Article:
Worse, according to a damning 2009 study by Impact Group of 18 early-stage tech companies that died or were bought out, the few Canadian venture capital firms that do take on tech investments tend to lack the experience, appetite for risk and know-how to help their portfolio companies – unlike U.S. venture capital firms, which typically employ one or more successful entrepreneurs. Canadian VCs also lack the financing to help take their companies through the full investing “life-cycle” until they become self-sustaining. “In Canada we don’t have the ability to take companies from the beginning to the end,” said Scott Clark, managing partner with Covington Funds, one of Canada’s more successful VC firms. “The biggest challenge companies have is getting a second round of funds.”
As a result, Canadian tech startups typically raise only about one-third of what their American counterparts do, and are often pushed by risk-averse investors to sell out just when they could be making the investment to become something much bigger, Mr. Chowaniec said. He has experienced that first-hand as chairman of Belair Networks, a Kanata Wifi technology developer that grew to about $50-million in annual revenue.
“Belair was at the point of taking off and had potential to be an anchor, and needed $20-million to $40-million to get to the next level,” he said. That proved hard to find from private investors, and when the company approached Bay Street investment bankers to go public, it got a valuation of $80-million for the entire company – unacceptable, given that the company had already raised $70-million privately. Meanwhile, the company was too small for a U.S. listing.
So instead, the board sold the company to telecom giant Ericsson for $250-million earlier this year.
And if Belair had gone public? It likely would have encountered what Byron Capital’s Tom Astle calls “the Canuck Tech Discount.” Earlier this year, he calculated that Canadian software firms trade at a 23 per cent discount to U.S. peers, on average. The discount for hardware firms was 34 per cent – making them undervalued targets for acquisitive foreign rivals.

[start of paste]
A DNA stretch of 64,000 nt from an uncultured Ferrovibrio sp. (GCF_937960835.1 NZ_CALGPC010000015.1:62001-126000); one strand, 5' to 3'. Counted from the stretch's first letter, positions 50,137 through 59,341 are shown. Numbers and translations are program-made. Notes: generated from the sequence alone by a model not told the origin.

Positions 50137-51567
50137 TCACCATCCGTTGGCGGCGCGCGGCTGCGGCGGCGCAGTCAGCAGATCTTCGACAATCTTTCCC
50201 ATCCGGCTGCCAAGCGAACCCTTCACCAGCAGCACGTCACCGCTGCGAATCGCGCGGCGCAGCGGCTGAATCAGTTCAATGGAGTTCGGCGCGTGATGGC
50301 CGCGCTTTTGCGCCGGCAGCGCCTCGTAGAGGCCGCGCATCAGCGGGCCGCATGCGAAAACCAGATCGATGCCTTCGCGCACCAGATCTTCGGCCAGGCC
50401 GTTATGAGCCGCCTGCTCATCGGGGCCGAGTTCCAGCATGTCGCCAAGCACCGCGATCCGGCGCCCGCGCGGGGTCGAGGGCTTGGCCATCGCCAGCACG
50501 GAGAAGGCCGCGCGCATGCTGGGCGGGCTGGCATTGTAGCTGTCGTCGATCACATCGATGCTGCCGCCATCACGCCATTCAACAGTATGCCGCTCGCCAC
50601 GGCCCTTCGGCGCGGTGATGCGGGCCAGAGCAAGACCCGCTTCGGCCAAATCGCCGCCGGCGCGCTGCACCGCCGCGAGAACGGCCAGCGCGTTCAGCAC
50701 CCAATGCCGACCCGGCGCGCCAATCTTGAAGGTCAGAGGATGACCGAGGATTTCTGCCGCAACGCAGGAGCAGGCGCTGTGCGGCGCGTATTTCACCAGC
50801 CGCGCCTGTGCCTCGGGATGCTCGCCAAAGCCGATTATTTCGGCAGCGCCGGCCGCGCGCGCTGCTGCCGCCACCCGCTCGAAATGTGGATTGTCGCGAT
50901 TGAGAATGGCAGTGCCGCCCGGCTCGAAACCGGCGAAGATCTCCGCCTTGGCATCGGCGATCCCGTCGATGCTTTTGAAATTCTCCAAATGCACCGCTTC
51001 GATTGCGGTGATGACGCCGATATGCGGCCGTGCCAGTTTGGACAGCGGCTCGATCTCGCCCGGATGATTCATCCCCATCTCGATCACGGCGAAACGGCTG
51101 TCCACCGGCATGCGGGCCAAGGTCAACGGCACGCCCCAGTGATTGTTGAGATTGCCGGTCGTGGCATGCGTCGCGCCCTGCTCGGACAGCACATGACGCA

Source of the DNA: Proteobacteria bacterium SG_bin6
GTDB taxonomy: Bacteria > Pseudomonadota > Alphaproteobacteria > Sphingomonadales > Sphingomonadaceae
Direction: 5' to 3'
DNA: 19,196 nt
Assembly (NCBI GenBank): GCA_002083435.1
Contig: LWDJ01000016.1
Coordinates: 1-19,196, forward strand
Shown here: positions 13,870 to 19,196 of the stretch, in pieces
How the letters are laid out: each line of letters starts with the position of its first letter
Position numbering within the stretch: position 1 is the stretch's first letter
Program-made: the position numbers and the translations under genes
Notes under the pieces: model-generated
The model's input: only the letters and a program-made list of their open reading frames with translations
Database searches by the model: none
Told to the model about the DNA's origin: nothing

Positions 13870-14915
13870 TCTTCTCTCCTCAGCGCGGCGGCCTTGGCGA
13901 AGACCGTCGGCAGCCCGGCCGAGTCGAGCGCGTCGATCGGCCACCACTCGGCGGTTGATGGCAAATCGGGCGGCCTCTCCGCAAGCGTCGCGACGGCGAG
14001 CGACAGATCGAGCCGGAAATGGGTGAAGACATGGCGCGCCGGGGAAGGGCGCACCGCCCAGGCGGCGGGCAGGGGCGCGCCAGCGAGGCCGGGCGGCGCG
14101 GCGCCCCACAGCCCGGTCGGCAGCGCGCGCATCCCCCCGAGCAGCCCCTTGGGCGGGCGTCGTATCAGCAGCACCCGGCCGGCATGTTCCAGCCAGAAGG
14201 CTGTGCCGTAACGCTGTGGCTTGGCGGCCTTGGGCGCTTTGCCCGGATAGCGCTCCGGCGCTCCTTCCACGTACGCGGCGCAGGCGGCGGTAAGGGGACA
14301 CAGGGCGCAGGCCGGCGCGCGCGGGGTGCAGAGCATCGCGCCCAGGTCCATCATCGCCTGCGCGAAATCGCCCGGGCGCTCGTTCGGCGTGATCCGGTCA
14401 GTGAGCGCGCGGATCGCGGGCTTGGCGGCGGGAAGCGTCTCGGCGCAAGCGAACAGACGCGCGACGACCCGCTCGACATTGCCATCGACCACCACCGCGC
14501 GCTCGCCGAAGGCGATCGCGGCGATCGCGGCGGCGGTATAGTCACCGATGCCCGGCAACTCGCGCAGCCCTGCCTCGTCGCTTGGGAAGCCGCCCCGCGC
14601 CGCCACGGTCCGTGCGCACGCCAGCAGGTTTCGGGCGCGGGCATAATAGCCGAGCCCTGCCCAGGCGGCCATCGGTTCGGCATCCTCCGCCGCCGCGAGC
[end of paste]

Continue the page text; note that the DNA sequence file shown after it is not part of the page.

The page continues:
“The only real option for Canadian tech companies in the last few years has been to sell themselves to American competitors,” Mr. Lutke said. “I’m not sure how you’re supposed to create a billion-dollar company in such an environment.”
A reason for hope
Canada’s dwindling tech titans may be worried, but they haven’t given up. And there are a few signs of hope.
One is Code Cubitt. Earlier this year, the oddly-named Canadian-born venture capitalist was taking a year off from a successful career in the U.S. high-tech sector, including a stint managing venture capital money for Motorola, when he got a call from Invest Ottawa’s Mr. Lazenby. The two had never met, but Mr. Lazenby was looking for a Canadian who had made it in Silicon Valley to come up to Ottawa and start a venture capital fund.
The 40-year-old Mr. Cubitt was intrigued, came to the capital in April on a scouting mission and decided there was ample opportunity to launch a successful Ottawa-based VC fund. He has raised $2-million after two weeks, on his way to an initial goal of $10-million by fall.
“There’s no question there’s a lot of good, underfunded, talented companies in the region,” he said. “What I observed was clear underfunding of good talented companies, as good as anything I’d seen in the U.S. I’m getting a lot of serious interest from people who’ve made money in technology, and they’re telling me this is something we absolutely need more than anything else.”
In Waterloo, where about 9,000 people work for RIM, 300 companies have started up in the past year; typically, there are at least 1,000 unfulfilled tech positions in the region at any time. Even if RIM were to be broken up or to fail, the entrepreneurial kick-start provided to the city by the University of Waterloo would remain. Meanwhile, the steady flow of talent out of RIM has already started to populate many of the area’s startups, suggesting the region could yet launch new technology stars.
But fixing the financing chain is crucial for Canada, if those companies are to grow – before the entrepreneurs behind them decide to move to the U.S. to put their ideas into motion, or just sell out. “It would be a tragedy if the only way we could grow our companies is to move them to Chicago,” Mr. Chowaniec said.
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